Intellectual property law can be very complex and confusing for people who don’t deal with this fairly arcane area of the law. Because of this, there are a lot of misconceptions about patents floating around Southern California’s business community. These myths can harm businesses and entrepreneurs by causing them to make mistakes based on uninformed advice. In this blog, we will examine four such myths and explain where they go wrong.
Myth #1: The Registered Letter
Traditional advice to an inventor was to write down their idea in a letter and mail it to themselves by registered mail. This supposedly proved the date when you came up with the invention. Older patent law was based on who was the first to invent something. But modern law is based on who is the first to file for a patent, not who had the idea first. An unopened letter is not relevant.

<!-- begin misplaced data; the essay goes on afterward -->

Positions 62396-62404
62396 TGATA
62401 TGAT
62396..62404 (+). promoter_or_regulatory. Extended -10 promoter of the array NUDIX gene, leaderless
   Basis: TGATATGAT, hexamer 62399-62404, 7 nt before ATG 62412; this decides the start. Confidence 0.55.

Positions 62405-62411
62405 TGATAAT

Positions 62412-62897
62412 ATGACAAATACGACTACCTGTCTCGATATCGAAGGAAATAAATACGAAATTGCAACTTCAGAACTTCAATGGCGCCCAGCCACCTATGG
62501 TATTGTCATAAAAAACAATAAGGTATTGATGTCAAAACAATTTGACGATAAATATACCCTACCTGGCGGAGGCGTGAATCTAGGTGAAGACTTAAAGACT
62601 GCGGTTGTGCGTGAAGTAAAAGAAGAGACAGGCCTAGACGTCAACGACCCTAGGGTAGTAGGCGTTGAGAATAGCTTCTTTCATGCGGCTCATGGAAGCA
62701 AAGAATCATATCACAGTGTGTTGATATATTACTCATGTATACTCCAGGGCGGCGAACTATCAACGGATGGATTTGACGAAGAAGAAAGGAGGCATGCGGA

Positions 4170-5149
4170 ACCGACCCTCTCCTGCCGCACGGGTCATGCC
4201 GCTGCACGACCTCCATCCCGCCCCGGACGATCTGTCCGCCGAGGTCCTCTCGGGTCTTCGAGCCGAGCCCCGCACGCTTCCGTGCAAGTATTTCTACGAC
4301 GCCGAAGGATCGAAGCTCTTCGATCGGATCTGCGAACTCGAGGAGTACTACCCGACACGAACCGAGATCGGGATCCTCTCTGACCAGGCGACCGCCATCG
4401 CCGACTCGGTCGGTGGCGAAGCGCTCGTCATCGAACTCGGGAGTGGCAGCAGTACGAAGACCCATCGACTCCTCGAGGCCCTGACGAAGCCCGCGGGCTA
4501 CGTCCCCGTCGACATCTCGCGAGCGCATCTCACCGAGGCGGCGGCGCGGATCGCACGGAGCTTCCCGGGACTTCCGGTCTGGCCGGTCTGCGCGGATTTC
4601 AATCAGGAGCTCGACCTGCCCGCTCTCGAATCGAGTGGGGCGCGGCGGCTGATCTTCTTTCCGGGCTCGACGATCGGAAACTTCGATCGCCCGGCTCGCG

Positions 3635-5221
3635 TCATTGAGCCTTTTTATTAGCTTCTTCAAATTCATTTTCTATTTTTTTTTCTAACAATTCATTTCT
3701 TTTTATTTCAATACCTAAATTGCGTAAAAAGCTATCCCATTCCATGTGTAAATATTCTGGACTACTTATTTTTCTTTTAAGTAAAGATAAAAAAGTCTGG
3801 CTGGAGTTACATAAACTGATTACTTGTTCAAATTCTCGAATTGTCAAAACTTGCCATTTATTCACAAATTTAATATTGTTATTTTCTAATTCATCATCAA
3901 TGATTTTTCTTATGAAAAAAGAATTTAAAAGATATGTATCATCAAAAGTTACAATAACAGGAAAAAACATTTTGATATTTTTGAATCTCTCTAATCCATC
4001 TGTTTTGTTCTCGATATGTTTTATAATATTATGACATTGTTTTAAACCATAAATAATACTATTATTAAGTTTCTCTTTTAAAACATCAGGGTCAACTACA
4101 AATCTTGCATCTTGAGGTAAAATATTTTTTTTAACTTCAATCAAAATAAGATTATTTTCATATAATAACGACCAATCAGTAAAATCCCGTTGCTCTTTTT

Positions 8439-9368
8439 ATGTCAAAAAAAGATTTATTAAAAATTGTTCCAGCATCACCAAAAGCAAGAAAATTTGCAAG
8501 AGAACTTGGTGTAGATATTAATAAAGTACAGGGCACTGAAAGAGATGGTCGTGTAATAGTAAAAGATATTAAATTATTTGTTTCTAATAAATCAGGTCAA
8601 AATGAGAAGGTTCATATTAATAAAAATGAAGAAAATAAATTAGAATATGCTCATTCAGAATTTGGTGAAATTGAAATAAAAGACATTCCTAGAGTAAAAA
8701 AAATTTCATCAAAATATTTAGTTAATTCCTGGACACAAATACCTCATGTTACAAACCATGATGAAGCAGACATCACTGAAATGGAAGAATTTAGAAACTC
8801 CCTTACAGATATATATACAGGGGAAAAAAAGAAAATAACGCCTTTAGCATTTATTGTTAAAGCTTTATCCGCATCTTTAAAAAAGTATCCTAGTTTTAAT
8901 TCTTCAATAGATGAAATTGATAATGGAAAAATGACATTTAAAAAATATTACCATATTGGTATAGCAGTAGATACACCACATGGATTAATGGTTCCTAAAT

Myth #2: A U.S. Patent Covers The Globe
Some people think getting a patent from the U.S. government means an invention is protected from copycats in every other country too. This is false. However, under the Patent Cooperation Treaty, you can file a single application that covers more than 150 countries. If you do this, you have the option of paying to file in other countries later on.
Myth #3: ‘Patent Pending’ Means A Lot
It is commonly thought that once an invention has “patent pending” status, you can pursue infringement claims. But patent pending just means you have filed for a patent. Manufacturers put “patent pending” on their packaging to dissuade competitors from trying to copy their invention. But if a competitor does, there may not be anything the patent petitioner can do, at least until the U.S. Patent and Trademark Office approves their patent.
Myth #4: Computer Software And Business Methods Can’t Be Patented
There is a misconception that you cannot patent a piece of computer software or a related unique business method when, in fact, you can.
The fact that so many experienced inventors, entrepreneurs and business owners have so much wrong information about patent law proves how invaluable an IP attorney can be. Contact our office for more information about how we help our clients apply for and protect their patents.